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Resources for Educators

In light of the guidance from the CDC, the White House, OPM, OMB, the Virginia Department of Health, the Governor’s Office, and so many more agencies and officials, millions of Americans are now practicing social distancing by teleworking, staying home, limiting travel, and moving much of their face-to-face activities to the online world.

As such, the Smithsonian Institution will offer new distance-learning resources to support teachers and students facing unprecedented learning challenges in the midst of nationwide school closures due to COVID-19 (coronavirus). The resources, which focus on pre-K-12 education, include tailored lesson plans tied to national learning standards and added support for educators and parents.

The Smithsonian, which has more than 1.7 million multimedia educational resources available online, worked closely with District of Columbia Public Schools to curate a set of distance-learning opportunities tied specifically to the schools’ educational priorities through the spring. For grades K-8, Smithsonian educators have identified online lessons and activities with a direct tie to goals in the DCPS curriculum guides to help keep students on track while schools are closed. Teachers can find these recommended activities broken down by grade and subject on the distance-learning resource webpage.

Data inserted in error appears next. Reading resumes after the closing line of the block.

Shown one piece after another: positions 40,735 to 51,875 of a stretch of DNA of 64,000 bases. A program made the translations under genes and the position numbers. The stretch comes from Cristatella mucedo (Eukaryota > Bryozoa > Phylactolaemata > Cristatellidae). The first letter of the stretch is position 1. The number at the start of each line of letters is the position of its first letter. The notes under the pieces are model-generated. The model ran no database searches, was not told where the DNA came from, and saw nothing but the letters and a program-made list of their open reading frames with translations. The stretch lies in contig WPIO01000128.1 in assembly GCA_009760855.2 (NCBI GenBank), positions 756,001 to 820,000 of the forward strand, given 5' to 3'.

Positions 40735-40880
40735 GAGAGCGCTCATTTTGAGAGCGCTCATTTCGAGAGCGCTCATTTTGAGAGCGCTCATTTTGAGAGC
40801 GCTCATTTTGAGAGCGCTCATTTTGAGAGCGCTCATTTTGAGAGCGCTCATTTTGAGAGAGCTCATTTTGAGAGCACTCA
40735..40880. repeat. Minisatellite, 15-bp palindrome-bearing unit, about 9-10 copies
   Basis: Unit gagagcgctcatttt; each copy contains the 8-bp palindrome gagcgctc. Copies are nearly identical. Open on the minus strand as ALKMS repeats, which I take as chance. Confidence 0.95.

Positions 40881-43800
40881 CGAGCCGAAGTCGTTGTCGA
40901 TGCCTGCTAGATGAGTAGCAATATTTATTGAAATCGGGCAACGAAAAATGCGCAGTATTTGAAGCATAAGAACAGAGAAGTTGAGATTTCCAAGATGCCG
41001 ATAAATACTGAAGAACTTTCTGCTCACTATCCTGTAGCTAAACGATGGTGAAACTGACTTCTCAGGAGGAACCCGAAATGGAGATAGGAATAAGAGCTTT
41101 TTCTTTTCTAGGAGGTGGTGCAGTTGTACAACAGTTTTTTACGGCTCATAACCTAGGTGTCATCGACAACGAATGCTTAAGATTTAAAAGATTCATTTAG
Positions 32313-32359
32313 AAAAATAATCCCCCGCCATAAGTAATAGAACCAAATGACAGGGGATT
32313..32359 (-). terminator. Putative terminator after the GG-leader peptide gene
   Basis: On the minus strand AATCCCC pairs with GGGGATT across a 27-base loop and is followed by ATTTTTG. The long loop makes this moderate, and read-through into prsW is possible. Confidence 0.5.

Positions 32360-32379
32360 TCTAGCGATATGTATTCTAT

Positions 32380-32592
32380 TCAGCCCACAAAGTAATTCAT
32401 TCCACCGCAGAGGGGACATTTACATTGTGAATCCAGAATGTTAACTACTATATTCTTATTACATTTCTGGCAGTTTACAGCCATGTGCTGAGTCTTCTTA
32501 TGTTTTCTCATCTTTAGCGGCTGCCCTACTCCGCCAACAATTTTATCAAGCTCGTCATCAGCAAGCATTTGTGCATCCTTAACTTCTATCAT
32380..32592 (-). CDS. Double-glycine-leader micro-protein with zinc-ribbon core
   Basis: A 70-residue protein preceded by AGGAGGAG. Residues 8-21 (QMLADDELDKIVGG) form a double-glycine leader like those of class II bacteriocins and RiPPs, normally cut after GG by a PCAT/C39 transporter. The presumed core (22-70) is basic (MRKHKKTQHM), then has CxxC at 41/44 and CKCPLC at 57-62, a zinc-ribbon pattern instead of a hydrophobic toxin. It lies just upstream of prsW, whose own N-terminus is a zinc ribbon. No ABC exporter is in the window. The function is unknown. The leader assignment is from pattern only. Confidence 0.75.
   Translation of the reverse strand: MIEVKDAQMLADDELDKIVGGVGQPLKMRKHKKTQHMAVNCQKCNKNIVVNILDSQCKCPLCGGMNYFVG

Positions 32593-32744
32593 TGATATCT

In addition, parents can find activities designed specifically for them to work with their children at home. These distance-learning resources include options for every learning environment, ranging from technology-free activities that don’t require computers to resources for students and educators in high-tech learning environments.

The Smithsonian’s distance-learning resources draw on content and expertise from across the Smithsonian’s 19 museums, nine research centers and 21 libraries. These activities are tied to national learning standards and can serve as a resource for teachers, students and parents across the country.

The Science, Space and Technology Committee has put together this document that lists a wide variety of resources for teachers related to stem learning.

While the Library of Congress currently has limited access to facilities (more info), the public can still access many Library resources through their websites, and

The National Gallery of Art has a number of resource on their homepage. Other resources include the NGAkids Art Zone app for iPadLook Together Activities, and Eye for Art, which offers a different way to engage with the Gallery’s collection. For teachers—both professional teachers and those taking on this role with children at home—they offer hundreds of lesson plans organized by grade level and theme, an online course about teaching critical thinking through art, and an Uncovering America module series.

Both Verizon and AT&T have announced initiatives and resources geared towards helping students and teachers successfully engage in distance learning.